Fiction: The Judge's Wife by Ann O'Loughlin
Black & White Publishing €9.99
Published 18/07/2016 | 02:30
This is Irish journalist Ann O'Loughlin's second novel, following her bestseller, The Ballroom Cafe. The opening scene evokes a tragic period in Irish history when women could be consigned to an asylum for having a child out of wedlock.
Set in Ireland in the 1950s, we meet young and beautiful Grace Moran as she carefully packs her silk blouse and pleated linen dress specially designed by Sybil Connolly. Her husband, Judge Moran, is taking her for a 'rest' in the country. As he leaves her behind in Knockavanagh, sharing a ward with some rather spirited and unfortunate girls, the mystery begins to unravel. An arranged marriage, a passionate love affair, a conniving witch of an aunt, result in Grace's confinement, where her days are spent sewing linen handkerchiefs, pining for her lost love.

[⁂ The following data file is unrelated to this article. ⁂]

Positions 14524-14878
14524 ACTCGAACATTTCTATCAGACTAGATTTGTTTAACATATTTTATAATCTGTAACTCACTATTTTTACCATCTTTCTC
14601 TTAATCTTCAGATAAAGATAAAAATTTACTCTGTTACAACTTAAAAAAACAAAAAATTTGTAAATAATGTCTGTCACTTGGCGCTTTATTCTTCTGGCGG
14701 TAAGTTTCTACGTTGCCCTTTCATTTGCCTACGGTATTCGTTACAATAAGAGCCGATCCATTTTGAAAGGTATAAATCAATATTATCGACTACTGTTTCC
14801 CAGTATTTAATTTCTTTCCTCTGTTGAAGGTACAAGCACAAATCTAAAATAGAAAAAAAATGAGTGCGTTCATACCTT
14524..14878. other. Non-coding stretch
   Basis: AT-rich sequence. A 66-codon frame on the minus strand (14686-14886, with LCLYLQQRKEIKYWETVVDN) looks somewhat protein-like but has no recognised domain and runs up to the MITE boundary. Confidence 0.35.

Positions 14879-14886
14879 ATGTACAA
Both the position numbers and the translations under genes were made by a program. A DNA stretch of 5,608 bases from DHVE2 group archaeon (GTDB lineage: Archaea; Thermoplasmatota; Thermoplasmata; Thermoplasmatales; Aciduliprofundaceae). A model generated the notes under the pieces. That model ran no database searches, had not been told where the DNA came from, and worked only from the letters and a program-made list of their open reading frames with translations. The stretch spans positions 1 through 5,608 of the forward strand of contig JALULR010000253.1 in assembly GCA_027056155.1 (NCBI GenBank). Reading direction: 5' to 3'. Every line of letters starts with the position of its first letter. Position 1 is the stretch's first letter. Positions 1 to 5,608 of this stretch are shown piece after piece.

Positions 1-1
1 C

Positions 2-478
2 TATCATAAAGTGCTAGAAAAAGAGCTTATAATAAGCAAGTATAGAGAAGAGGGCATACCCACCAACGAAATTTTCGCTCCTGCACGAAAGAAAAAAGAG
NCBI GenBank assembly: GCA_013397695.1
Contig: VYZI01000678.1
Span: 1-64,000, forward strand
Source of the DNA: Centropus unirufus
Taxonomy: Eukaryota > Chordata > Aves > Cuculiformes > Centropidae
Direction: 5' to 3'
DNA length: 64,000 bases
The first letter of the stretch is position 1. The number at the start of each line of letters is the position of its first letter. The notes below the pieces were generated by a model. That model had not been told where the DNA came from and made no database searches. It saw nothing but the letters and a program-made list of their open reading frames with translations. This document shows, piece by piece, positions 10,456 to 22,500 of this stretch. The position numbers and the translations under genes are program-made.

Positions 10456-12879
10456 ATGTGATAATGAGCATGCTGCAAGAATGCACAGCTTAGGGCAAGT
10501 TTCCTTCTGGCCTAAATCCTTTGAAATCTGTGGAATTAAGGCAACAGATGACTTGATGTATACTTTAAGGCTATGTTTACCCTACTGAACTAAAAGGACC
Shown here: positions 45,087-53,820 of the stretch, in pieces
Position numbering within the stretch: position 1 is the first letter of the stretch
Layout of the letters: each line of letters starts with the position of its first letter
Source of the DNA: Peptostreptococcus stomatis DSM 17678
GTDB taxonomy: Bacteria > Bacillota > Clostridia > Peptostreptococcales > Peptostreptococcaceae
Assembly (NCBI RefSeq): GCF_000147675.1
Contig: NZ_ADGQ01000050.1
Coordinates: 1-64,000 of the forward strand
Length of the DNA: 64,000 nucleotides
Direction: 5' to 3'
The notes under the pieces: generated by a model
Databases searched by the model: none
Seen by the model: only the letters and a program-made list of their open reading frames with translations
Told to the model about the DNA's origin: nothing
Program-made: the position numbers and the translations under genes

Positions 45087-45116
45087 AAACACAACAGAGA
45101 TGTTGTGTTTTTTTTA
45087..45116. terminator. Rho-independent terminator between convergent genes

Chapters alternate with Dublin in 1984, when Emma, the judge's estranged daughter, has returned from Australia after his funeral. Roaming the empty house on Parnell Square, she is haunted by the chests of finely-crafted clothes and jewellery worn by her dead mother.
The narrative shifts back and forth to Bombay in 1984, where Dr Vikram Fernandes, who interned in St Vincent's Hospital in the 1950s, prepares to return to Dublin with his niece. His mission? To stand at the grave of the woman he loved.
When Emma finds Grace's diaries and dons her clothes, she becomes immersed in a tangled web of lies, spanning three decades, and one love. This is a richly woven tale of passion, conspiracy, hypocrisy and a chilling secret beyond the grave.
In a compelling read, Ann O'Loughlin renders her characters with precision, while also revealing the dark side of Dublin society, even in the 1980s.
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